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Page:Popular Science Monthly Volume 53.djvu/743

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APPLETONS’

POPULAR SCIENCE

MONTHLY.

 

OCTOBER, 1898.



THE RACIAL GEOGRAPHY OF EUROPE.[1]

A SOCIOLOGICAL STUDY.

(Lowell Institute Lectures, 1896.)

By WILLIAM Z. RIPLEY, Ph. D.,

ASSISTANT PROFESSOR OF SOCIOLOGY, MASSACHUSETTS INSTITUTE OF TECHNOLOGY; LECTURER IN ANTHROPO-GEOGRAPHY AT COLUMBIA UNIVERSITY.

SUPPLEMENT.—RUSSIA AND THE SLAVS.

ON the east, the west, and the north, the boundaries of the Russian Empire are drawn with finality. Its territory ends where the land ends. The quarter of this empire which is comprised in Europe is defined with equal clearness on three sides and a half. Only along the line of contact with western Europe, shown on our map facing page 724, is debatable territory to be found. Even here a natural frontier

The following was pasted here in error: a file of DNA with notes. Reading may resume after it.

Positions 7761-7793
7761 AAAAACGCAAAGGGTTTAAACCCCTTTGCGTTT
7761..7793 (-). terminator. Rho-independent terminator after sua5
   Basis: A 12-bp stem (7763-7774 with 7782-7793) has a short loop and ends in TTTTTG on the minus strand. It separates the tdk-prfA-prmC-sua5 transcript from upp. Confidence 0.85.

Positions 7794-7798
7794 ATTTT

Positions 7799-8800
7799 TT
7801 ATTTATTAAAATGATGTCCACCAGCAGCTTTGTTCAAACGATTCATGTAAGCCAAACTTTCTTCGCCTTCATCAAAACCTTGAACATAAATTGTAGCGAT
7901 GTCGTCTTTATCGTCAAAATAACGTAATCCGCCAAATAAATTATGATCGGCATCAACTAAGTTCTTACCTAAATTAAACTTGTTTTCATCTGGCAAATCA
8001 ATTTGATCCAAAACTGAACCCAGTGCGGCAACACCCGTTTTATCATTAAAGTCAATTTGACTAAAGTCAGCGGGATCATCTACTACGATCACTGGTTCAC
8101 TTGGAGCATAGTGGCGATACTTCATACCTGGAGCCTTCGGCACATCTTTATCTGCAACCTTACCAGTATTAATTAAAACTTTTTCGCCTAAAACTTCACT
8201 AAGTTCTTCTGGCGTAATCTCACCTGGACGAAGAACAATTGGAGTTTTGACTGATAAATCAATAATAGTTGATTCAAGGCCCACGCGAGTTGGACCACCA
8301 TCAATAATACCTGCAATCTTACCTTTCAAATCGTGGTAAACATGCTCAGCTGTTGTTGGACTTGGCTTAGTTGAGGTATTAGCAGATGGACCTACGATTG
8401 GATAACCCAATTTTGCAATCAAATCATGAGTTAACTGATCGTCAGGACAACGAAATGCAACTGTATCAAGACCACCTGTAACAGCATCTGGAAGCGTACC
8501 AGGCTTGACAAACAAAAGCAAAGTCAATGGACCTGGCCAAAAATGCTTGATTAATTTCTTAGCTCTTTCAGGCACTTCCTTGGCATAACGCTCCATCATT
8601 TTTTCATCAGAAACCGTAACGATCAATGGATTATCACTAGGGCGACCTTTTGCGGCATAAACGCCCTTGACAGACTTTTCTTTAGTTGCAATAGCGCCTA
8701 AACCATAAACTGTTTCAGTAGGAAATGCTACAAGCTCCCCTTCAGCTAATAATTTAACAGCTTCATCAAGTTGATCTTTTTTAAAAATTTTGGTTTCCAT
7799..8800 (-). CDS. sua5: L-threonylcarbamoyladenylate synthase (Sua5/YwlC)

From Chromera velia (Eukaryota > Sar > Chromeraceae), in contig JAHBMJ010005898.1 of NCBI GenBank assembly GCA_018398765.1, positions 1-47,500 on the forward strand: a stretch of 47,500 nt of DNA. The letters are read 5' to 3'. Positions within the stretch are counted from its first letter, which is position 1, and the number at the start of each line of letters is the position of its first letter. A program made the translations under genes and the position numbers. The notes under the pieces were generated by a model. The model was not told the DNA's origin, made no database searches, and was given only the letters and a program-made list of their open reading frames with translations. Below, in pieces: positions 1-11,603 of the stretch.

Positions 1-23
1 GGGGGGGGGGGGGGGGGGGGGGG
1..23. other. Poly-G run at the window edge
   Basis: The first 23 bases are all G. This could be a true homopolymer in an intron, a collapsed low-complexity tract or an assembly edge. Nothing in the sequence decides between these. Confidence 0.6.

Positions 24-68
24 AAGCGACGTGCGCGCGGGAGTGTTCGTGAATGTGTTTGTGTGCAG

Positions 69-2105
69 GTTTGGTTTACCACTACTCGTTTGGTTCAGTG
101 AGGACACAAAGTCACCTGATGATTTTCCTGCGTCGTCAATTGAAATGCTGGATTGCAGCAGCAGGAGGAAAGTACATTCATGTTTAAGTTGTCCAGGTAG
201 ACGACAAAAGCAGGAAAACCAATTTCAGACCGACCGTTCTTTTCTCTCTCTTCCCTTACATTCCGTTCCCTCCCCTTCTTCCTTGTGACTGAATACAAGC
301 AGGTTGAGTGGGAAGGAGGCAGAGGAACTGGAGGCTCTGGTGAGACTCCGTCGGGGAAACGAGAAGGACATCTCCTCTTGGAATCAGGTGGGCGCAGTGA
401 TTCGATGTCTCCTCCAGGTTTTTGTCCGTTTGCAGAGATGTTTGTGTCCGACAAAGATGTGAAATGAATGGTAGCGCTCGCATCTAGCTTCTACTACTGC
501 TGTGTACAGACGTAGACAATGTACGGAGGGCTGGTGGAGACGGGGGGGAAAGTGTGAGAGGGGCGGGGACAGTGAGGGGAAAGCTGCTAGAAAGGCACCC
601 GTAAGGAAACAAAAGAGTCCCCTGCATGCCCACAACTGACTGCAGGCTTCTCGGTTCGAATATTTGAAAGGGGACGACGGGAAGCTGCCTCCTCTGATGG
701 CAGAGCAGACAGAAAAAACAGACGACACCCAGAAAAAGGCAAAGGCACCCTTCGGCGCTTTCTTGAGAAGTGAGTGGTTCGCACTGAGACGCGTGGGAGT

1. To a number of eminent anthropologists I am especially indebted for assistance in the collection of original Slavic materials used as the basis of this paper. Among these should be especially mentioned with grateful recognition of their invaluable aid: Prof. D. N. Anutschin, president of the Society of Friends of Natural Science, Ethnology, and Anthropology in the Imperial University at Moscow; Prof. A. Tarenetzky, president of the Imperial Military Medical Academy at St. Petersburg; Prof. Lubor Niederle, of Prague; Dr. Adam Zakrewski, chief of the Statistical Bureau at Warsaw; Dr. Talko-Hryncewicz, now in Transbaikal, Siberia; Dr. Olechnowicz, of Lublin; Dr. Matiegka, of Prague, and others. In the translation of the Slavic monographs, I have been aided by Charles S. Hall, Esq., of the Suffolk bar, and Dr. Leo Wiener, of Harvard University. All references run to an exhaustive Bibliography of the Anthropology and Ethnology of Europe, which, after more than a year of unceasing application, is about to be issued as a special bulletin by the Boston Public Library. It will contain the complete title in the original language of every monograph to which reference is made. Through the courtesy and liberality of the librarian and trustees, together with the generosity of many Slavic authors, it is due that nearly all these papers, many of them rare, are now in the collections of the library.